- Fifthly, then, the court’s analysis segued into “the effect Section 20 would have on Section 2 (1) (e) of the [ACA]”. In this course, the court referred to Indus Mobile Distribution Private Limited Datawind Innovations Private Limited, (2017) 7 SCC 678, the Law Commission’s Report of 2014, amendments made to the ACA in 2015, and concluded that if “the conflicting portion of the judgment of BALCO in paragraph 96 is kept aside for a moment, the very fact that parties have chosen a place to be the seat would necessarily carry with it the decision of both parties that the Courts at the seat would exclusively have jurisdiction over the entire arbitral process”.
- Sixthly, the BGS court then noted that “subsequent Division Benches of this Court (that is subsequent to Indus) have understood the law to be that once the seat of arbitration is chosen, it amounts to an exclusive jurisdiction clause for courts at that seat. The following judgments were referred (in addition to referring to Indus again): –
- Enercon (India) Ltd. Enercon GmbH, (2014) 5 SCC 1: “Once the seat of arbitration has been fixed in India, it would be in the nature of exclusive jurisdiction to exercise the supervisory powers over the arbitration”.
- Reliance Industries Ltd. Union of India, (2014) 7 SCC 603: “it is too late in the day to contend that the seat of arbitration is not analogous to an exclusive jurisdiction clause”.
- Seventhly, the BGS court overruled the judgment of a 2-judge bench of the Delhi High Court in Antrix. Antrix had distinguished Justice Nariman’s authored judgment in Indus. Its reasoning was that under the BALCO principle two courts have concurrent jurisdiction: the seat court and the court within whose jurisdiction the cause of action arises. Antrix then gave “a restricted meaning to Indus by stating that in Indus parties had designated seat and also specified that seat court would have exclusive jurisdiction (therefore, excluding by agreement jurisdiction of the cause-of-action court, which otherwise had jurisdiction). Lastly, Antrix also held that Section 42 of the ACA would be ineffective and useless if seat were equal to exclusive jurisdiction clause, as that section presupposes there are more than one court of competent jurisdiction.
- The BGS court held that the view taken in Antrix, which followed the Bombay High Court judgment, “does not commend itself to us”. It overruled Antrix and the Bombay High Court judgment for the following reasons: –
- First and foremost, it is incorrect to state that the example given in paragraph 96 of BALCO reinforces the concurrent jurisdiction aspect of the said paragraph. The conclusion that the Delhi as well as the Mumbai or Kolkata Courts would have jurisdiction in the example given in the said paragraph is wholly incorrect, given the sentence:-“This would be irrespective of the fact that the obligations to be performed under the contract were to be performed either at Mumbai or at Kolkata, and only arbitration is to take place in Delhi”.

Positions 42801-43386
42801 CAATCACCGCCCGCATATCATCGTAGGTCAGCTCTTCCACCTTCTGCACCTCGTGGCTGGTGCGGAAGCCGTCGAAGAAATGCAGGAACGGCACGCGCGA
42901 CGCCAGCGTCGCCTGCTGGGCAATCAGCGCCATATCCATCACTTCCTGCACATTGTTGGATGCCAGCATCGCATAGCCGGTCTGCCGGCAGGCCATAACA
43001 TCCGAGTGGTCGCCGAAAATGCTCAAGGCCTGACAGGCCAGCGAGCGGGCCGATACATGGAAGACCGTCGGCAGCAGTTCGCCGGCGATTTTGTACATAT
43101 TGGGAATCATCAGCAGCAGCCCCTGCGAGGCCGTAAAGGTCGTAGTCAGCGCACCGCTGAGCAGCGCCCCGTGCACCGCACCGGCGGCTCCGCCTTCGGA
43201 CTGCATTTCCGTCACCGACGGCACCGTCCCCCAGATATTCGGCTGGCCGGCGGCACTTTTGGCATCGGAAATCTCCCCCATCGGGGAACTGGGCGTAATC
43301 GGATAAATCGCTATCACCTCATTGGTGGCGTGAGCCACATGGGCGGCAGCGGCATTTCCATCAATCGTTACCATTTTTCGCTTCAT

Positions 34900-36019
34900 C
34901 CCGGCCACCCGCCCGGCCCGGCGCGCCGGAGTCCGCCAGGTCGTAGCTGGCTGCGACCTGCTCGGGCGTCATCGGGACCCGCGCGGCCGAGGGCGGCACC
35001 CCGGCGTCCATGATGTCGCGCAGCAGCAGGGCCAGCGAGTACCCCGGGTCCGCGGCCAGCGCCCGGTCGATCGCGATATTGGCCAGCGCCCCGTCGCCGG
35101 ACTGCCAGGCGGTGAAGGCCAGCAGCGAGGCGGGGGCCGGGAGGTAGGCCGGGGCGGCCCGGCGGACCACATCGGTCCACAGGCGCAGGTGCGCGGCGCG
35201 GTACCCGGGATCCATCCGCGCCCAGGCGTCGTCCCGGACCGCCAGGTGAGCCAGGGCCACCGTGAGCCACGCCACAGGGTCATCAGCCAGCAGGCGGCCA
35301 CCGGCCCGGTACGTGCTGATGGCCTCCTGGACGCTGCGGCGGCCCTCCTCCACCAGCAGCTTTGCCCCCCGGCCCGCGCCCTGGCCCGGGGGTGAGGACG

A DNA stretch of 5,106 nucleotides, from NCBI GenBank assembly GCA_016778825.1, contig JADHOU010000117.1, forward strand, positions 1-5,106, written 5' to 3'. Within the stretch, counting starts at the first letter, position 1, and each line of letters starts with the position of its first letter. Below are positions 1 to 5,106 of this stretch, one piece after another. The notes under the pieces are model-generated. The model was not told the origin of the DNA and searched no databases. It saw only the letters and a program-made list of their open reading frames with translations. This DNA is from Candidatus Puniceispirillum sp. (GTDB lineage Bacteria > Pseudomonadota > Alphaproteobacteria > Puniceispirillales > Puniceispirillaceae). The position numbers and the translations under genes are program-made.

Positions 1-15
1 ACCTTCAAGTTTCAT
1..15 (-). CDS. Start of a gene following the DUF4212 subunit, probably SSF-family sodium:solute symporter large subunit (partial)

- Thus, BALCO does not “unmistakably” hold that two Courts have concurrent jurisdiction.
- What is missed by these High Court judgments is the subsequent paragraphs in BALCO, which clearly and unmistakably state that the choosing of a “seat” amounts to the choosing of the exclusive jurisdiction of the Courts at which the “seat” is located.
- What is also missed are the judgments of the Supreme Court in Enercon (India) Ltd. Enercon GmbH, (2014) 5 SCC 1, and Reliance Industries Ltd. v. Union of India, (2014) 7 SCC 603.
- Equally, the ratio in Indus is contained in paragraphs 19 and 20. Two separate and distinct reasons are given for concluding that courts at Mumbai alone would have jurisdiction. The first reason was that the seat was designated as Mumbai. The second was that in any case where more than one court can be said to have jurisdiction, parties can choose one over the other and in this case, parties made the choice by saying Mumbai has exclusive jurisdiction. Both are independent reasons and it is wholly incorrect to say that Indus has a limited ratio decidendi contained in paragraph 20 alone, and that paragraph 19, if read by itself, would run contrary to BALCO.
- Equally incorrect is the finding in Antrix that Section 42 of the ACA would be rendered ineffective and useless. Where a seat is designated in an agreement, it would require that all applications under Part I be made only in the court where the seat is located. So read, Section 42 is not rendered ineffective or useless.
- Also, where either no “seat” is designated, or the so-called “seat” is only a convenient “venue”, or before the tribunal determines seat, there may be several courts where a part of the cause of action arises that may have jurisdiction. In both these situations, the earliest application having been made to a court in which a part of the cause of action arises would then be the exclusive court under Section 42, which would have control over the arbitral proceedings.
Tests for determination of seat